President Obama will do an interview with Jon Stewart of “The Daily Show” next week in order to speak to his “base,” White House press secretary Robert Gibbs said Wednesday.
“It’s a program that younger voters and even occasionally older voters, the 39-year-old age group, catch, if they can remember to stay up late,” Gibbs said. “I think it’s a great way to appeal to a younger voter audience that is a big part of the President’s base.”
It’s also a way to highlight Stewart’s Oct. 30 rally on the National Mall in D.C. three days before the midterm election, which the comedian is calling the “Rally to Restore Sanity.” It is, at least in part, a response to Fox News personality Glenn Beck’s rally on the Mall in late August.
The president will sit down with Stewart next Wednesday.
Obama has already talked up Stewart’s show in recent days, telling a group of voters in Richmond three weeks ago that the Comedy Central show host’s rally in D.C. was ultimately about “common sense and some courtesy in how people interact.”
Stewart has never made a secret of his liberal politics, and has hosted Obama on his show before, though never as president. During Obama’s last interview on “The Daily Show,” a few days before he was elected president, Stewart acknowledged that his target audience was almost uniformly supportive of the Democrat.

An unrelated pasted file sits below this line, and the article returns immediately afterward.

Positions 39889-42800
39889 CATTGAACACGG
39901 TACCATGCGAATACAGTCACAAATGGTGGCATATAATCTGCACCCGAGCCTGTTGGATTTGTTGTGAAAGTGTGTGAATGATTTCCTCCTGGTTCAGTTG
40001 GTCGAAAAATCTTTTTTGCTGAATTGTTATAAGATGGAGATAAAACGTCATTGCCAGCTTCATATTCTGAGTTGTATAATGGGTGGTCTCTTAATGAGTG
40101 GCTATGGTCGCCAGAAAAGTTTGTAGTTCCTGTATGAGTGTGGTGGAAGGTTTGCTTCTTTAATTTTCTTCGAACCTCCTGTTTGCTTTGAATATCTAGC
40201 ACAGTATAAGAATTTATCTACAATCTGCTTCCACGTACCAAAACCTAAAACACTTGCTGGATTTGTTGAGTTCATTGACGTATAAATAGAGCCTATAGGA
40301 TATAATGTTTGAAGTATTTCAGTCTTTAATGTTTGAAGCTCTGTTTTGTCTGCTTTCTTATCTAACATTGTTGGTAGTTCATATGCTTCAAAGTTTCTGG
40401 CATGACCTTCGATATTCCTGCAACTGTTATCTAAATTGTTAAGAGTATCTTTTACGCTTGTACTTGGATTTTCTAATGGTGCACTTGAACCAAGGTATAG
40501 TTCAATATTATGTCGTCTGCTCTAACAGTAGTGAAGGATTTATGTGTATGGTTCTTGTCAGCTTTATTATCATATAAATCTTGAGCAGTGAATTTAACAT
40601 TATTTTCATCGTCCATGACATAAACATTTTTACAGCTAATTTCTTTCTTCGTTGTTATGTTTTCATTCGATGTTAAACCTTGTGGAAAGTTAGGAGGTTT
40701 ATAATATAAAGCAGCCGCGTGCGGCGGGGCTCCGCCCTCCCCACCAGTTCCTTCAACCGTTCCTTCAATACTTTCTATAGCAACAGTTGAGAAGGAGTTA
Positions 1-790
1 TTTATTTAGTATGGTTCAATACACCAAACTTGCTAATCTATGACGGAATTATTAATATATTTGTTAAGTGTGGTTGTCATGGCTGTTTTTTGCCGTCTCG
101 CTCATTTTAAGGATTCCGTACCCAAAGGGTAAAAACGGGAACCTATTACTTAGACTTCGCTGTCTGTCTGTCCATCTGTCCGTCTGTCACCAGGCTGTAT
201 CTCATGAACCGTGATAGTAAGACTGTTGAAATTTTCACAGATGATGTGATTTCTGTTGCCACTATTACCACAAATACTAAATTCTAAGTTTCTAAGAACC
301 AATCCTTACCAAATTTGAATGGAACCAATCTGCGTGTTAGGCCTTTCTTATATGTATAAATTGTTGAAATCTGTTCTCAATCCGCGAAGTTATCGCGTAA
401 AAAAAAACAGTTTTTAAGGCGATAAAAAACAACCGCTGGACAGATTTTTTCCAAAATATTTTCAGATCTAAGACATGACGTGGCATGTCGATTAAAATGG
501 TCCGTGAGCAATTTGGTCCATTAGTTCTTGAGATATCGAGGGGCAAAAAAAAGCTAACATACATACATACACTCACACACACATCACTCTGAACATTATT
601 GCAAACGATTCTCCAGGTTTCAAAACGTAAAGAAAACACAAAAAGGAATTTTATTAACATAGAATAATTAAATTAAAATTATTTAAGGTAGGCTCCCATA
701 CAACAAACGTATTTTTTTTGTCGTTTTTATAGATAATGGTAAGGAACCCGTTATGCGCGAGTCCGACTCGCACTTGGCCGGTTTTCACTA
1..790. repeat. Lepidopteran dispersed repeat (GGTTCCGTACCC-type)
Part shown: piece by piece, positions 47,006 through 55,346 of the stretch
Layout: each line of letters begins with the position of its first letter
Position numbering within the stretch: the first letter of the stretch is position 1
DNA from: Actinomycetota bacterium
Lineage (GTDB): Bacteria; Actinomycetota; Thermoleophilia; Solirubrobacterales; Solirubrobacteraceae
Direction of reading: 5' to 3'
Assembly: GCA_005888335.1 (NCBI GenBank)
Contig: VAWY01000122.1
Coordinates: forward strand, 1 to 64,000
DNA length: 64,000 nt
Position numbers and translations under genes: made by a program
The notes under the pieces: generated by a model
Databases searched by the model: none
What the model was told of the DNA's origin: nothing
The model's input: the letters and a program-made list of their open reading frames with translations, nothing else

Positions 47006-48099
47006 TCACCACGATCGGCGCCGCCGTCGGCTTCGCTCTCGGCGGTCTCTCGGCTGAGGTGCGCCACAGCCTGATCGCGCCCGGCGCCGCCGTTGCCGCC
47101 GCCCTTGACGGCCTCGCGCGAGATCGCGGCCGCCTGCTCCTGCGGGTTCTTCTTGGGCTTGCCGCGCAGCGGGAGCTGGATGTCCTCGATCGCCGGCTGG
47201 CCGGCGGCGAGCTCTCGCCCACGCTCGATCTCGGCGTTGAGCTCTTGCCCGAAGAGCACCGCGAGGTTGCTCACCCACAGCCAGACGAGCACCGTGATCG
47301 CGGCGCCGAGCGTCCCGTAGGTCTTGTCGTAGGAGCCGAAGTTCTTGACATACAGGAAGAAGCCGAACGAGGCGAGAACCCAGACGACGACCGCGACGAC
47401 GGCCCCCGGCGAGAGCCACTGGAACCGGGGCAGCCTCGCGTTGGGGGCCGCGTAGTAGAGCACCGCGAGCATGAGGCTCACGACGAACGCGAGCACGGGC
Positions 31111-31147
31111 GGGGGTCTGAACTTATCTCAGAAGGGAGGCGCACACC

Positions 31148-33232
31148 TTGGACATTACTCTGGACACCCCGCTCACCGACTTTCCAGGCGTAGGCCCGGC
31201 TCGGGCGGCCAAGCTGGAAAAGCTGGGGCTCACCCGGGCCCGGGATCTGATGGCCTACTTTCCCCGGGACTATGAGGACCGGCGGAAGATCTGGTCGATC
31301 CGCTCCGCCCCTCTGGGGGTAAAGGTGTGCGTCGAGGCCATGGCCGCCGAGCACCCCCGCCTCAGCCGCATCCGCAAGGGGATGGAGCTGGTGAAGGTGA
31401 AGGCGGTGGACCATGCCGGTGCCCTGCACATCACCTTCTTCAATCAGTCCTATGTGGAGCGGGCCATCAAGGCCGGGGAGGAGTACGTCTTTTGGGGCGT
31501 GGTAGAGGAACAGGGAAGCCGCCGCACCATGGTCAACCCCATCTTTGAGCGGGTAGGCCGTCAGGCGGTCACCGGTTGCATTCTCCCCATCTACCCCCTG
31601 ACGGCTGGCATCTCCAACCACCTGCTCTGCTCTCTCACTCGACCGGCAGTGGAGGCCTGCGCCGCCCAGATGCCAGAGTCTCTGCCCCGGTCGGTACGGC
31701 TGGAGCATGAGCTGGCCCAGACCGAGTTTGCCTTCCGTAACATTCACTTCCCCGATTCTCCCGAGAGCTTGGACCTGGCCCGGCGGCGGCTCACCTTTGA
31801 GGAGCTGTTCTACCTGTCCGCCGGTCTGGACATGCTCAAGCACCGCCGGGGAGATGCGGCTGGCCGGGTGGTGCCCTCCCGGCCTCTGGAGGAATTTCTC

“Clearly our show is not a swing show,” Stewart said on Oct. 29, 2008, when Obama appeared via satellite. Stewart asked him then if he would be “comforted” or not by the 30-minute “Obama infomercial” that the campaign had broadcast earlier that day.
The tone and feel of that interview, and Obama’s demeanor, is a marked contrast to today. Obama radiated confidence and serenity in the brief exchange.
“This is the time to want to be president,” Obama said.
He is feeling less chipper two years later. Obama is an embattled president, who has passed major landmark legislation — the $814 billion stimulus, the health care overhaul and the financial regulation bill — but has seen much of the country sour on his policies.
In the short term, Obama’s appearance on “The Daily Show” is an attempt to rally young voters to the polls on Nov. 2.
In the broader frame, Obama’s nod to Stewart and his program are another signal that the president and his administration believe their worldview and resulting policies are eminently reasonable but have yet to be fully understood by much of the country.
Elevating ideological allies such as Stewart — who has been more than willing to criticize Obama for not living up to their shared values and to his campaign promises — is one way to move the ball forward in helping the rest of the country along, the thinking goes.